While Marbella has retained its status as the main driver of the Costa del Sol property market, the town received unwelcome headlines after thousands of properties were left in legal uncertainty by a November 2015 Supreme Court ruling annulling its 2010 Urban Plan (PGOU). This situation has led to some potential buyers becoming wary of completing their purchase as they became unsure of the status of the property they intended to buy. Fortunately the majority of real estate in Marbella is perfectly legal, so we thought it important to give you a brief guide to questions you should ask when buying a property in Marbella in order to set your mind at rest that the property in question is entirely legal.
- Who is the owner? Make sure that the vendor is indeed the registered owner. This can be done—inexpensively—at the local land register. Remember, if there is more than one registered owner then they must all sign the relevant paperwork.
- Is the property debt-free? Debts can be tied to the property and on purchasing a home you could be taking on the responsibility for paying these. They can include IBI (local council tax) and community fees, or even personal taxes, inheritance fees and other debts that can be lodged against a property via an instrument know as an In addition, any unpaid mortgage will also remain upon the property to be paid by the new owner. For this reason check with the Land Registry to ensure that there are no debts registered on the property, obtain up to date IBI receipts and check with the community that all its fees have been paid up. Utility receipts should also be requested to ensure the home you are interested in is entirely free of liens.
- Was planning permission given and if so does it hold up under the current PGOU? This is the thorniest problem in Marbella as some properties that were granted planning permission by the town council have had it revoked. The 2010 PGOU offered a pragmatic solution that has since been rescinded. Ask at the town hall if the property’s planning licence is in order and make sure that any extensions, swimming pools etc. were built with up-to-date permission. You can also check whether the property falls under the currently valid PGOU—which dates back to 1986—at the SITMA website.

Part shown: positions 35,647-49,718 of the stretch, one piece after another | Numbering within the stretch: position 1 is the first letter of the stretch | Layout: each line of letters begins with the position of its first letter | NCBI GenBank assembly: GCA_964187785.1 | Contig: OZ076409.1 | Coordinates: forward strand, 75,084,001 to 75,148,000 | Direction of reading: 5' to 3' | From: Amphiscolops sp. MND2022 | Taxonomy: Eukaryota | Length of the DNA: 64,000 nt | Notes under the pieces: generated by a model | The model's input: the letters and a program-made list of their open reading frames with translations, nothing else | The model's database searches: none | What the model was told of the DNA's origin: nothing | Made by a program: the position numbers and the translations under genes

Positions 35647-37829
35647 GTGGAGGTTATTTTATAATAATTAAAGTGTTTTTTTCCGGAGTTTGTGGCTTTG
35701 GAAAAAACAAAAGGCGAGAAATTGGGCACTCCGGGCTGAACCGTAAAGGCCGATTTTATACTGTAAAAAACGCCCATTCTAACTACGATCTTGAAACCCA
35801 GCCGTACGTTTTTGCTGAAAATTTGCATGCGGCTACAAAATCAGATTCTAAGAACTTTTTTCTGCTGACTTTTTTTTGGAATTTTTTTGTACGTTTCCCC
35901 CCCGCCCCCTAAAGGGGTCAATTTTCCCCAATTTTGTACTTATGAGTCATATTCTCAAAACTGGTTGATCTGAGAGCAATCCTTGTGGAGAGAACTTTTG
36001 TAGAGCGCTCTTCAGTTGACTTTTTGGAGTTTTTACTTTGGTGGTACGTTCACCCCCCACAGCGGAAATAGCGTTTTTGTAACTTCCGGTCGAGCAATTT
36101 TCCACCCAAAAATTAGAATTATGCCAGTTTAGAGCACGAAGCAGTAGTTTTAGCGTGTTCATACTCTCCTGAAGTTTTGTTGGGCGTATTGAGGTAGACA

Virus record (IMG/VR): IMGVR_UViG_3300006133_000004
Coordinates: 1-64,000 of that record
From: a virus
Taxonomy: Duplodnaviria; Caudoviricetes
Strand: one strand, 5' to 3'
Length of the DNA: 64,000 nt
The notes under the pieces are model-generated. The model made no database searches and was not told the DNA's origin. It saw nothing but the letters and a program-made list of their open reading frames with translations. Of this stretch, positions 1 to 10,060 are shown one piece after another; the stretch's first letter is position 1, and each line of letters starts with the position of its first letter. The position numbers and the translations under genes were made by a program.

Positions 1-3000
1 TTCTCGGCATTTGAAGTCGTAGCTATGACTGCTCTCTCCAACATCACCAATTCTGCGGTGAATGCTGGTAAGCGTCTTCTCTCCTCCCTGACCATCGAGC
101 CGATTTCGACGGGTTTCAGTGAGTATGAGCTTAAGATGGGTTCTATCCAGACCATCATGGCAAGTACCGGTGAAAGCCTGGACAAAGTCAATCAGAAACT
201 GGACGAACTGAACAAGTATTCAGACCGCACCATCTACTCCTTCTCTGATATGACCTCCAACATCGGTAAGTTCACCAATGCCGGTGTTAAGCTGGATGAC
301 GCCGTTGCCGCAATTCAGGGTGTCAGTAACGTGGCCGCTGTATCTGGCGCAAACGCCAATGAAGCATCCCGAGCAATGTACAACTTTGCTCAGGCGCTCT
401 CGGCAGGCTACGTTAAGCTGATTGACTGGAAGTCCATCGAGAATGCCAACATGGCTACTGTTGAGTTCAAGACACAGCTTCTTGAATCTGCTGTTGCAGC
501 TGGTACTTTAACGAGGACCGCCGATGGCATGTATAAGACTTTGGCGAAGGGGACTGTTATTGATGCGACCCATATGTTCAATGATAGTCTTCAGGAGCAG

- Are any other certificates required? Just because a home has planning permission this does not mean that is the end of the matter. Most importantly a property should have a First Occupancy Licence (licencia de primera ocupación). It provides evidence that the home is officially recognised as a dwelling and can be viewed as an indication that planning permission has been legally granted—although it should not be the only check. AN EPC energy performance certificate should also be obtained.
- Do I need a survey? For stand-alone villas a survey is advisable to ensure complete peace of mind, although it is not a legal requirement. Should you want a mortgage you will almost certainly need one.
The above checklist is the basis to ensuring your Marbella purchase is straightforward and entirely transparent. Altavista Properties would always recommend the use of a reputable lawyer or professional advisor to make sure all paperwork is presented in good order—and of course we ourselves are more than happy to offer more detailed and knowledgeable guidance to our clients. We can help put you in contact with professionals known to us for many years who have outstanding reputations for their integrity and efficiency. Please contact us for further information.